The instrument you heard is actually called a "fortepiano." In the history of keyboard instruments it stands between the harpsichord and the modern piano (short for "pianoforte"). It has hammers (like a piano), instead of plucking strings (like a harpsichord), but lacks the steel frame and wide octave and volume range and long sustains of a piano. But, it's quick and responsive and is favored by period performance specialists who want to recreate the experience of early 19th century music.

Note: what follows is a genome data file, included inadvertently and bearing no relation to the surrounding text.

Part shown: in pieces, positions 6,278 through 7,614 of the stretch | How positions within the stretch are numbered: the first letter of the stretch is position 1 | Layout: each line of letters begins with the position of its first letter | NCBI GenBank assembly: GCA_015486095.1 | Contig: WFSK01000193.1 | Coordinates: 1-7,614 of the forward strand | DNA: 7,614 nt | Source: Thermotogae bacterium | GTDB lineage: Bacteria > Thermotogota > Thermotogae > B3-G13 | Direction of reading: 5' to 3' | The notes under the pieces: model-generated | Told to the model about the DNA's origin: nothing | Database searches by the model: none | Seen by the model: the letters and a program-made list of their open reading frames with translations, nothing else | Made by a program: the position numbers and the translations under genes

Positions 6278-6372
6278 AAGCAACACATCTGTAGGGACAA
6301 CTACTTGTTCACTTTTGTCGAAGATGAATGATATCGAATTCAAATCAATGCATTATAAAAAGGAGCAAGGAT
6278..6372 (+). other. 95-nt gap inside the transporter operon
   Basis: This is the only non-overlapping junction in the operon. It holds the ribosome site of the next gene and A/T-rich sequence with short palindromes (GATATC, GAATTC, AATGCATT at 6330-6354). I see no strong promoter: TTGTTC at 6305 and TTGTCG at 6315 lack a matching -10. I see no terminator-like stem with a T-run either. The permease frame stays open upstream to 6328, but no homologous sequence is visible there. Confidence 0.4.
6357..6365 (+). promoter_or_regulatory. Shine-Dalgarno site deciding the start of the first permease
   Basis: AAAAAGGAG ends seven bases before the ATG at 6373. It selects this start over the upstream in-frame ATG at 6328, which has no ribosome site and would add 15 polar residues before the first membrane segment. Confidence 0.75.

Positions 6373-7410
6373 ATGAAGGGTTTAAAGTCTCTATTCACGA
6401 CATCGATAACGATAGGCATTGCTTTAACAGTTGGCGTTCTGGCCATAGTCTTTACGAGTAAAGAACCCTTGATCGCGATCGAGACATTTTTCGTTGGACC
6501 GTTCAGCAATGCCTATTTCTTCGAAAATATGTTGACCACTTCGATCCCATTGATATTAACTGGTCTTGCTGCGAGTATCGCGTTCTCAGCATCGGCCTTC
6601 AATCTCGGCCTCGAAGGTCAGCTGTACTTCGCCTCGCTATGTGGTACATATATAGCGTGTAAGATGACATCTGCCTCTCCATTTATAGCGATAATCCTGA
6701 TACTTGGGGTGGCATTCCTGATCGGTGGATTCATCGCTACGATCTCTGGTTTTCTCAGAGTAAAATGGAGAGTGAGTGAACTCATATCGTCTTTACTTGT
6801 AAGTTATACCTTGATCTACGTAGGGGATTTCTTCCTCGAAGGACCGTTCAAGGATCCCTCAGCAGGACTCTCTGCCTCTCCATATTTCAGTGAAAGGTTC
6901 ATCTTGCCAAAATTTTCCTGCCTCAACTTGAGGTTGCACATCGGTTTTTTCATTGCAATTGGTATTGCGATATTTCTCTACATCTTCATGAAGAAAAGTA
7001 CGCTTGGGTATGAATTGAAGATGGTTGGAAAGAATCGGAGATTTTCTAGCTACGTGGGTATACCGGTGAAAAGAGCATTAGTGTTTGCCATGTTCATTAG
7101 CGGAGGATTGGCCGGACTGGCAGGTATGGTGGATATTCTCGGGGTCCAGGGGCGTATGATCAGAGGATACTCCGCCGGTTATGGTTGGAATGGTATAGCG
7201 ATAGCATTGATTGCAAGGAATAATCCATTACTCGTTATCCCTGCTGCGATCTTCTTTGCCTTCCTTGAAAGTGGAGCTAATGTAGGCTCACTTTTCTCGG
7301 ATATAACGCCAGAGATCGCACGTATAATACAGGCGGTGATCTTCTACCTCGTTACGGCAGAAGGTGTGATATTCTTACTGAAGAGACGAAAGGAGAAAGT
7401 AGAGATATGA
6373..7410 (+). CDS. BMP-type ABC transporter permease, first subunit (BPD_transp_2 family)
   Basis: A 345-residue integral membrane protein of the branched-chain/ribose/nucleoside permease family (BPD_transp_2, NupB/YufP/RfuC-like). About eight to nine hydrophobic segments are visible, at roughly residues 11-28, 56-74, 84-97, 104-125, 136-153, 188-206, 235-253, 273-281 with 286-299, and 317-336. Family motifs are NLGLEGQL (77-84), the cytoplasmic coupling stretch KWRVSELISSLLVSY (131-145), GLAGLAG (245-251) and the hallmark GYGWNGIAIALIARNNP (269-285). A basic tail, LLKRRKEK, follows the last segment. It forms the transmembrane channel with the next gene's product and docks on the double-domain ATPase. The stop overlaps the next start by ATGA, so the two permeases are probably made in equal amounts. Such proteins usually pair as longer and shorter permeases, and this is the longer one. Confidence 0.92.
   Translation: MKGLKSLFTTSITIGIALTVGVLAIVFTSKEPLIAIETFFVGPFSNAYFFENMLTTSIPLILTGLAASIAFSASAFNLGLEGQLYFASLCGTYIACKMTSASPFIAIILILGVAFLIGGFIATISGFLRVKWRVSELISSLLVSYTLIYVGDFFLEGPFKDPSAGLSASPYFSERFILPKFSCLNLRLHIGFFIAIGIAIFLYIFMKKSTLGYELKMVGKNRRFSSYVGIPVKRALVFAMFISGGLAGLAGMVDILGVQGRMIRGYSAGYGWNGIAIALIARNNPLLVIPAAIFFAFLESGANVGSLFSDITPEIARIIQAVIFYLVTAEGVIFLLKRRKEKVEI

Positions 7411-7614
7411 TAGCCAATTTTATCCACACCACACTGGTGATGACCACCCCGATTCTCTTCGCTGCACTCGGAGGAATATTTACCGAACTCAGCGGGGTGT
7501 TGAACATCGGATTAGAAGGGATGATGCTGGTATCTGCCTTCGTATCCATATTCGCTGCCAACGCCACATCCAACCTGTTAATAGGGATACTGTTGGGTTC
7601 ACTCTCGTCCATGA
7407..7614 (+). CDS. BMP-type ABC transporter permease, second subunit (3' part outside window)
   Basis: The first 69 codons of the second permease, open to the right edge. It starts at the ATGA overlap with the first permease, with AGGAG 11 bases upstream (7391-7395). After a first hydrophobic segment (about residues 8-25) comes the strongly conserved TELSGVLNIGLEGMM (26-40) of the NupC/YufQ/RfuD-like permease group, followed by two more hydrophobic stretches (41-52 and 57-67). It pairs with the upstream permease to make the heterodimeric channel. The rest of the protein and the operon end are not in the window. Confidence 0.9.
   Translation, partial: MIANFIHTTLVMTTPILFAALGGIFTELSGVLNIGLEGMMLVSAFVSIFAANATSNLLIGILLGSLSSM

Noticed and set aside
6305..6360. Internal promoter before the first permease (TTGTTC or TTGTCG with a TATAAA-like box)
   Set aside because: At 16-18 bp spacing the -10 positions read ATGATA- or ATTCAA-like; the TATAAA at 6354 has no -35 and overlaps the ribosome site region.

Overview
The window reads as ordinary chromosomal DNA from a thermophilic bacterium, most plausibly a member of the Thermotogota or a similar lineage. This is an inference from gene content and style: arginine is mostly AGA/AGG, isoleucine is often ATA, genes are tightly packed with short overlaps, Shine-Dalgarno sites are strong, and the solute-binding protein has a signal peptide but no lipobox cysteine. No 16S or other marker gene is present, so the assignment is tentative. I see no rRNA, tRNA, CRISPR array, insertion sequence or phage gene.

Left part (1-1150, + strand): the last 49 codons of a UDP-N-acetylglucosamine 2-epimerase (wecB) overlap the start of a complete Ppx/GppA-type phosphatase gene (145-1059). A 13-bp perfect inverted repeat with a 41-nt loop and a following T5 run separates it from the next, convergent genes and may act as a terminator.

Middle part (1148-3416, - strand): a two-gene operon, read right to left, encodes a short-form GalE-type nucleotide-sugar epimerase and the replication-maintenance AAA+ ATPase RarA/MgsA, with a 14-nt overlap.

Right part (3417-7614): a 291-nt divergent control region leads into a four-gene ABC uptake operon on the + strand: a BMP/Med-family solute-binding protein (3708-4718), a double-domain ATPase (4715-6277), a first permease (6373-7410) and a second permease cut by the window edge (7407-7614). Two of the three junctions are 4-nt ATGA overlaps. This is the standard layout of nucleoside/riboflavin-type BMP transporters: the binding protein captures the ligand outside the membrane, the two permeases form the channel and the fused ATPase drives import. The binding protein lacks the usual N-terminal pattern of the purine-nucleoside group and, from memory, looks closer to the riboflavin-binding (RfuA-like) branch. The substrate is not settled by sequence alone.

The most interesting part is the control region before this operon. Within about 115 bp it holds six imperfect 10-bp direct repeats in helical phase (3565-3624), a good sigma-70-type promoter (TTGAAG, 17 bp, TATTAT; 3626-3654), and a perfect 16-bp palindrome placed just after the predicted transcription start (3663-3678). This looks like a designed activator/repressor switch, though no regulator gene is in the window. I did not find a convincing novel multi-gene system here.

I think you will enjoy the fortepiano recordings of Melvyn Tan, who recorded several Mozart and Beethoven concertos with Roger Norrington for EMI (now Virgin Arkiv) in the '80's. I heard them perform together in NY then and was quite impressed.